July 20, 1969

Today In History

Neil Armstrong takes the first step on the moon

One Giant Step for Mankind The Luner Module “Eagle” landed on the Moon at Tranquility Base on July 20, 1969 at 4:18 p.m. EDT, Neil Armstrong realized that they were heading into a field of boulders on the northeast shoulder of a crater the size of a football field. Drama was the last thing that any one had wanted. A warning light was telling him he had less than 60 seconds of fuel left, but they were close now and it was just a matter of easing themselves down. Forty seconds had passed since the sixty-second warning, and Armstrong proclaimed "The Eagle Has Landed." For the astronauts, the landing had been the big moment of the mission. But, for the waiting world, the big moment was still to come - the first footstep. Armstrong stood on the pad for a moment or two, testing the soil with the tip of his boot before he made the epochal "small step" proclaiming "That's one small step for a man, one giant leap for mankind." With only a short time at their disposal, he and Aldrin raised an American Flag, gathered forty-seven pounds of samples, and took about one hundred color photographs. Finally they got themselves back into the spacecraft for a safe return to earth.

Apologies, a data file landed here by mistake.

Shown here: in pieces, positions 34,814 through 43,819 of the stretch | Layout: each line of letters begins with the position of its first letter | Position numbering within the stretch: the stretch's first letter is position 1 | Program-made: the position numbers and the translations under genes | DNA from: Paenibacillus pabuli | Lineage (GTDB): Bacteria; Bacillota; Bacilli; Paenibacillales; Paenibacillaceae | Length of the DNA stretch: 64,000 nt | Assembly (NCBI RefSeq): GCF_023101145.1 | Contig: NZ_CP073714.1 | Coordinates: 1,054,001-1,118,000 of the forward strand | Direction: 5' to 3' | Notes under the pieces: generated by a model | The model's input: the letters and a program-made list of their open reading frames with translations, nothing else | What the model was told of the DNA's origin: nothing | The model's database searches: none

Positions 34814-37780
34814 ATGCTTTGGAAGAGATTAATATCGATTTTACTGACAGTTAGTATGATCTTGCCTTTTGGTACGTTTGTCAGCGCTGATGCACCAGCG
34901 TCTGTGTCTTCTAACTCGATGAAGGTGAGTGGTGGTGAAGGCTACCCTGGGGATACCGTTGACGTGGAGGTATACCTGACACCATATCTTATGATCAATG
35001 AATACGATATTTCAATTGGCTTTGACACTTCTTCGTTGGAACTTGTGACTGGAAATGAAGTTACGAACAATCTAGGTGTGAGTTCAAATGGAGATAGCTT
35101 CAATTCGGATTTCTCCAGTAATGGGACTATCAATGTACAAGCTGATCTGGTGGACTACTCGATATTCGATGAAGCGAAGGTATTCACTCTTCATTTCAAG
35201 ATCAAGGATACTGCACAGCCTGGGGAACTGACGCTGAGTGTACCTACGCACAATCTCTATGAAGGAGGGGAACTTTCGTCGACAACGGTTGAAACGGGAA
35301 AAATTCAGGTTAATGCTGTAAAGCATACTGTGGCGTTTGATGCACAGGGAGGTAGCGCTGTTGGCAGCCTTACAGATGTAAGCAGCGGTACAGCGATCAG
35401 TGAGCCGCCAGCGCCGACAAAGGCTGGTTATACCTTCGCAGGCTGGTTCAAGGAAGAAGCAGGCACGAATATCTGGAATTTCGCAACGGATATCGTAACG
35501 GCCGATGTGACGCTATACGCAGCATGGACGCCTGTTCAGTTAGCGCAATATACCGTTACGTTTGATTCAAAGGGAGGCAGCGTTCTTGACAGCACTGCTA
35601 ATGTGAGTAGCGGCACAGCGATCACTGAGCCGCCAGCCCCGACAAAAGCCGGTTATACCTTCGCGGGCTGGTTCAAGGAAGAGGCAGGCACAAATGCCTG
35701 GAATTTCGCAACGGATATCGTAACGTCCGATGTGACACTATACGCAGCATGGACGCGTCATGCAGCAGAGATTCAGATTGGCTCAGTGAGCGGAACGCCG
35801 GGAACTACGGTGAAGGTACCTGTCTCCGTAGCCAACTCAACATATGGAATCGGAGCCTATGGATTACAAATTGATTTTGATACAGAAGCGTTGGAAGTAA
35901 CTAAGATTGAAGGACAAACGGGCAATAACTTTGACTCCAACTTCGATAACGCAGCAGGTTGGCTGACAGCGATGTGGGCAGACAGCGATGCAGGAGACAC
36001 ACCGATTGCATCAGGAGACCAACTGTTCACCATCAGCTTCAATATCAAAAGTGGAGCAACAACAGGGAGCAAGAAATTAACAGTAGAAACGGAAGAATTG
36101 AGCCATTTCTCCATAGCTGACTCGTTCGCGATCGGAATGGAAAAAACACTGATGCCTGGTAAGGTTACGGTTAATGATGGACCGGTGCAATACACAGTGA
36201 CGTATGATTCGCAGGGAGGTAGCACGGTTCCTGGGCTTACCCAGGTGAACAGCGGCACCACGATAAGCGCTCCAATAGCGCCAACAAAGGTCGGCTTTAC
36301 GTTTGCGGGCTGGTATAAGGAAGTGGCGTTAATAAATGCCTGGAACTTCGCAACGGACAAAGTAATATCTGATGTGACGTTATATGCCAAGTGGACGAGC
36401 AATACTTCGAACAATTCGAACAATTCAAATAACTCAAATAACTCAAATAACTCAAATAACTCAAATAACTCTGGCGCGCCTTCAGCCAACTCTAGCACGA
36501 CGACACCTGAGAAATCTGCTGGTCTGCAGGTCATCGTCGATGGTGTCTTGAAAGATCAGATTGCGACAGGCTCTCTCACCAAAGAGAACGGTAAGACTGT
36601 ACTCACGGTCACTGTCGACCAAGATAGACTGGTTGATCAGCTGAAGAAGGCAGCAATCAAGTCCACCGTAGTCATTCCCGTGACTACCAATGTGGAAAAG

Remember When

New York in the 1950s and 1960s
Stan Musial
NCAA basketball finals 1967 Lew Alcindor UCLA vs Dayton
Song of the Day
Grease | Summer NIghts
Interview with actor Paul Newman on playing the role of "Fast" Eddie Felson in Robert Rossen's 'The Hustler'
The Hustler tells the story of small-time pool hustler "Fast Eddie" Felson and his desire to break into the "major league" of professional hustling and high-stakes wagering by high-rollers that follows it. He throws his raw talent and ambition up against the best player in the country; seeking to best the legendary pool player "Minnesota Fats." After initially losing to Fats and getting involved with unscrupulous manager Bert Gordon, Eddie returns to try again, but only after paying a terrible personal price.
Explore America
THE LITTLE COLORADO RIVER - Eastern Arizona and western New Mexico

Times were sure different then

Cary Grant

Barbara Feldon

Clint Eastwood

David Suskind

Sidney Poitier

Cary Grant

Barbara Feldon

Clint Eastwood

David Suskind

Sidney Poitier

TV Show of the Day
Dick Van Dyke - THE ORIGINAL PILOT FOR THE SHOW - Part 1 and Part 2
Remember Barbara Stanwick
Barbara Stanwyck was known during her 60-year career as a versatile professional and a favorite of directors, including Cecil B. DeMille and Frank Capra. She was nominated for the Academy Award four times, and won three Emmy Awards and a Golden Globe. She was one of the actresses considered for the role of Scarlett O’Hara in “Gone With The Wind” and was the highest paid woman in the United States in 1944. She later starred as the widow Victoria Barkley in the western “The Big Valley” on ABC from 1965 – 1969.
The Harlem Globetrotters in 1950, great vintage basketball footage
Interview of the Day
Garth Brooks with David Frost
CLASSIC IMAGE: Ivorydale Factory in Ohio
The Dirty Dozen - with Lee Marvin

Classic Americans

Chuck Yeager

Bing Crosby

Branch Rickey

Frank Lloyd Wright

PT Barnum

Chuck Yeager

Bing Crosby

Branch Rickey

Frank Lloyd Wright

PT Barnum

Classic Sports Images

Alabama Stars | Namath | Starr | Stabler

Alabama Stars | Namath | Starr | Stabler

Collectible Editions

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